Plant hormones are well-known to enhance the resistance of plants against biotic and abiotic stresses, and thus potential for alleviating the salt stress. Brassinosteroids, recognized as the sixth kind of plant hormones, are polyhydroxysterols with high physiological activity [20,21,22]. Since brassinolide (BR) was first isolated from rape pollen in 1979, more than 70 brassinosteroid derivatives and conjugates have been found and identified from various plants [23,24,25]. Among brassinosteroid derivatives and conjugates, BR possesses the most biological activity, and generally regarded as an efficient, broad-spectrum, and non-toxic plant growth regulator, regulating seed germination, flowering and other growth stages, playing important role in the growth and development of plants [26,27,28]. In addition, BR is able to improve antioxidant system and enhance the tolerance of plants against various environmental stresses, inducing plants to resist abiotic stresses, including the salt stresses [29,30,31,32]. However, in agricultural applications, compared with foliar spraying, soil application of BR generally causes the fixation by soil or the loss of active components, leading to the decrease in utilization efficacy. At the same time, due to the endogenous property, BR is easy to be metabolized, which seriously affects the duration of physiological effects in plants, and excessive active components are necessarily employed to maintain the efficacy. However, excessive application of BR is potential to inhibit plant growth [28, 33]. Therefore, appropriate methods are urgently seeking to improve the utilization efficacy and duration of BR to enhance the salts stress resistance of plants.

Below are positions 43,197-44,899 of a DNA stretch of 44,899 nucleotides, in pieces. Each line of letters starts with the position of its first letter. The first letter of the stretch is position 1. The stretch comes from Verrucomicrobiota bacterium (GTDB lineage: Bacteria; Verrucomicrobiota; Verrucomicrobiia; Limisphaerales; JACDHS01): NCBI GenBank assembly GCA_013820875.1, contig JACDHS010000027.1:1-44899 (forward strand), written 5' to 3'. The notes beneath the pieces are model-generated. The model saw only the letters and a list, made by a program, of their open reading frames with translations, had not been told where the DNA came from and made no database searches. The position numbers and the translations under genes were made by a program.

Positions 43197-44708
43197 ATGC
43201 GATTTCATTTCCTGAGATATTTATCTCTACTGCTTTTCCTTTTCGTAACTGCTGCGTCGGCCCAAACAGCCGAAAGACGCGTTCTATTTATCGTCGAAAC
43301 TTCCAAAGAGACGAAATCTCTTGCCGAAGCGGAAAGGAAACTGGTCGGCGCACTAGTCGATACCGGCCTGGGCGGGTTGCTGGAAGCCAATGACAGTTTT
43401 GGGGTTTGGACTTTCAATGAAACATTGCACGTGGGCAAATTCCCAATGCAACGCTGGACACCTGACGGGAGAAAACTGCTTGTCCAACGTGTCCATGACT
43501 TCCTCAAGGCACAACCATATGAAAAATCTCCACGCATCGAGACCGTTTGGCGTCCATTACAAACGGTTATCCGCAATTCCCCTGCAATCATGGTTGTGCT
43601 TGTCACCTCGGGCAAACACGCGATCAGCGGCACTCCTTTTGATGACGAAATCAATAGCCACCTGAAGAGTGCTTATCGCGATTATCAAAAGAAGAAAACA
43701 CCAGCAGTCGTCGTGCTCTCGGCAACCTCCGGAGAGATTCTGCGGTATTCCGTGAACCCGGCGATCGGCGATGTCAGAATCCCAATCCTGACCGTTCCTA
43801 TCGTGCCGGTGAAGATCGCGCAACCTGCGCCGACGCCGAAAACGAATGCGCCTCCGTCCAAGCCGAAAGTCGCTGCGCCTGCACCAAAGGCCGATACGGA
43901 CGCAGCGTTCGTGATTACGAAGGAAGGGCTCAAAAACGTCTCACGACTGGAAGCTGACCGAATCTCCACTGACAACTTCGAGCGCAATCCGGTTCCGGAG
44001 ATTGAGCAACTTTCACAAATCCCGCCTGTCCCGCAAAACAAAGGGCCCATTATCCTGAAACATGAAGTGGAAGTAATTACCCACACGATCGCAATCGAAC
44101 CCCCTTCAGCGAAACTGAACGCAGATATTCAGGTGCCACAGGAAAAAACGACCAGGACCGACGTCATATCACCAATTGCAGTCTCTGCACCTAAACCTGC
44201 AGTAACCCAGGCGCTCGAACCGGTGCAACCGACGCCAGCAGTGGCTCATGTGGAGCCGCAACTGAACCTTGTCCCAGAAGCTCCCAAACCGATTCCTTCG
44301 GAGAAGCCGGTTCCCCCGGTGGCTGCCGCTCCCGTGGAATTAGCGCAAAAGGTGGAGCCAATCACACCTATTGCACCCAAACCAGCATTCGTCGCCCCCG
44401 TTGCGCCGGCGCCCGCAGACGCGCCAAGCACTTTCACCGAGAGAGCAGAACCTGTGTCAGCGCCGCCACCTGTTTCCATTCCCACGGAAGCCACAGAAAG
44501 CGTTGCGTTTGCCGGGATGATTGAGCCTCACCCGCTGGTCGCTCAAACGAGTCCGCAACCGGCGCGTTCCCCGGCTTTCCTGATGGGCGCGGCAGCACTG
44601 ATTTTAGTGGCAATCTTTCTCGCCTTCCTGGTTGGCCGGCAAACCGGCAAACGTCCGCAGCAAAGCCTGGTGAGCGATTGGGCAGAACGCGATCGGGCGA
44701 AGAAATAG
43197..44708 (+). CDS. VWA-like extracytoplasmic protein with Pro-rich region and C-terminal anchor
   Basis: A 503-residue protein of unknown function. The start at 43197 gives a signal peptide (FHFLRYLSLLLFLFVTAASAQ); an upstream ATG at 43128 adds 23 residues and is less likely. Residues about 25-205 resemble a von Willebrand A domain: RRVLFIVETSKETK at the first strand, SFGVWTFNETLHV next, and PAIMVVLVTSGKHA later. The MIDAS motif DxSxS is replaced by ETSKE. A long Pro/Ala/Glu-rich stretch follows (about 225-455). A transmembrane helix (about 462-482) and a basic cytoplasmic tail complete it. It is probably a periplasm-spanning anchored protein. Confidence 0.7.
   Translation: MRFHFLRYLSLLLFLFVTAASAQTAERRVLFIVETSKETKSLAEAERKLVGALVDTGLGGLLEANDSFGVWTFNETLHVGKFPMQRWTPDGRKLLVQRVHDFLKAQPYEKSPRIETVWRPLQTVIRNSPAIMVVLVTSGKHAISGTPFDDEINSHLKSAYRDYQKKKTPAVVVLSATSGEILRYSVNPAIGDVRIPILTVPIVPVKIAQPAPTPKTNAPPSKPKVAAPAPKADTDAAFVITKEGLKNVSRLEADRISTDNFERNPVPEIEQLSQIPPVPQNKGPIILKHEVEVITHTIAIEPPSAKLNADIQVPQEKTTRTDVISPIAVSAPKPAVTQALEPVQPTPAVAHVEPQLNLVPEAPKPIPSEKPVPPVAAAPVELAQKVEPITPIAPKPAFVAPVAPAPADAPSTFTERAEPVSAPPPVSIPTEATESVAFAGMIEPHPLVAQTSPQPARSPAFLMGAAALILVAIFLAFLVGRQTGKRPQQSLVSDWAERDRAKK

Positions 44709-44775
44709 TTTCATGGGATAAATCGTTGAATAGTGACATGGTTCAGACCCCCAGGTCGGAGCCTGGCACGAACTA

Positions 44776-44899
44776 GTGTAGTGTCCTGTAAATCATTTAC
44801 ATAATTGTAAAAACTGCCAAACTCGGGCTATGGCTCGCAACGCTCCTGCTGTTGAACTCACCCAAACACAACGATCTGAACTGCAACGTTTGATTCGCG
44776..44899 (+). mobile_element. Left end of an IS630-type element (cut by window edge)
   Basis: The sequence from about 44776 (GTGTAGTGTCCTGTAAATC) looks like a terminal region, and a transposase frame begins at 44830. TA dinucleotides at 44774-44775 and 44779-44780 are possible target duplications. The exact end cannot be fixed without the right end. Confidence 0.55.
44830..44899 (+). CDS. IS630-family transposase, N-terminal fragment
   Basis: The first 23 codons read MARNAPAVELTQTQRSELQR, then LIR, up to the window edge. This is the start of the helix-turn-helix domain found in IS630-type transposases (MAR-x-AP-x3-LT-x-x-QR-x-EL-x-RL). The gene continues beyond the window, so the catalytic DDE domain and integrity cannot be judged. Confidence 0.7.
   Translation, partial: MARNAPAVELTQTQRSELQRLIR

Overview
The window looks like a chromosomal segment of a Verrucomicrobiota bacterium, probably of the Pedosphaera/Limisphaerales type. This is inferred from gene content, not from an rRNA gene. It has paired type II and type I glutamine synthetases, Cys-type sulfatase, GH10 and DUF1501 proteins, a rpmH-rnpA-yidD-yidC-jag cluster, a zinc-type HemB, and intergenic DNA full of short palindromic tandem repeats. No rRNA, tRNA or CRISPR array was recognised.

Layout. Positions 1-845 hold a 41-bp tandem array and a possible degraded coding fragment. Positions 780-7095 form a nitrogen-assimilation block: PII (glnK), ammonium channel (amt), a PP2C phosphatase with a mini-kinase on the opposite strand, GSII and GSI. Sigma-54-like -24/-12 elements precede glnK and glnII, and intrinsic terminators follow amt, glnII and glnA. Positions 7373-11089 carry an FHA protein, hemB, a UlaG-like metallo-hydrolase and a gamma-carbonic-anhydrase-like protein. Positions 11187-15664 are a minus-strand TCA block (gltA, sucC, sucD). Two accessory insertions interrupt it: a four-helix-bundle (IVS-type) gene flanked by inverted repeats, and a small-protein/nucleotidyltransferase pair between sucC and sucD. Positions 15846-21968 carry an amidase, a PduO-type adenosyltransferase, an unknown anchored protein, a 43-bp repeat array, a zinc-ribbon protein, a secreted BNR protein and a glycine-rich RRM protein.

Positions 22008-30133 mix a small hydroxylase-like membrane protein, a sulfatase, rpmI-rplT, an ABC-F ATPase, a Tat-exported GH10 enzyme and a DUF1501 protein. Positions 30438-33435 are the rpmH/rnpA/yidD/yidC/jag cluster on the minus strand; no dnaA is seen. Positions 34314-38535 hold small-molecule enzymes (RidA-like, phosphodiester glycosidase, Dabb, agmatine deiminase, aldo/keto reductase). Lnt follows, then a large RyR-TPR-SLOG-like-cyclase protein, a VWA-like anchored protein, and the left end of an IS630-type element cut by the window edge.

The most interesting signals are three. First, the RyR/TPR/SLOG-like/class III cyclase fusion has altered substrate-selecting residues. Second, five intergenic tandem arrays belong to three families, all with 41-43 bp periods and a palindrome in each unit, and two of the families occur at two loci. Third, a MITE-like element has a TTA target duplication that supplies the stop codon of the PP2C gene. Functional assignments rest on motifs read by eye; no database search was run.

As we know, nanotechnology has been applied to theoretical research and practical applications in many fields [34,35,36,37]. Until recent years, many emerging technologies have been integrated into agricultural field, and the applications of nanomaterials and technologies has turned to agricultural field to achieve sustainable agriculture [38,39,40]. Among them, mesoporous silica nanoparticles (MSN) attract worldwide attention due to the unique merits in tailored structures, remarkable surface area, easy surface-functionalization feature, good biocompatibility, and cost-effectiveness [41,42,43]. Of note, MSN has been widely utilized in agricultural field as a nanocarrier to protect pesticides from photodegration and prolong pest control. Zhong et al. revealed the zein-functionalized MSN nanocarriers exhibited high pesticide loading capacity, and the obtained nanopesticides also demonstrated enhanced photostability and controlled release behavior [44]. Shen et al. found the polydopamine-modified MSN effectively controlled the release rate of avermectin, thus prolonging the duration of pesticide and reducing detrimental environmental hazards [45]. Zhao et al. designed a pesticide-loaded MSN system and investigated the translocation and distribution of MSN in cucumber plants [46]. The results showed that the uptake of MSN by cucumber leaves could be achieved. In addition, many researches revealed the supplement of Si provided by silica is beneficial to the water-use efficiency of the plants under salt stress and thus improved plant growth [47, 48]. Therefore, considering the features of MSN and BR, employing MSN as nanocarrier to load BR may become a feasible strategy to address the dilemma caused by salt stress.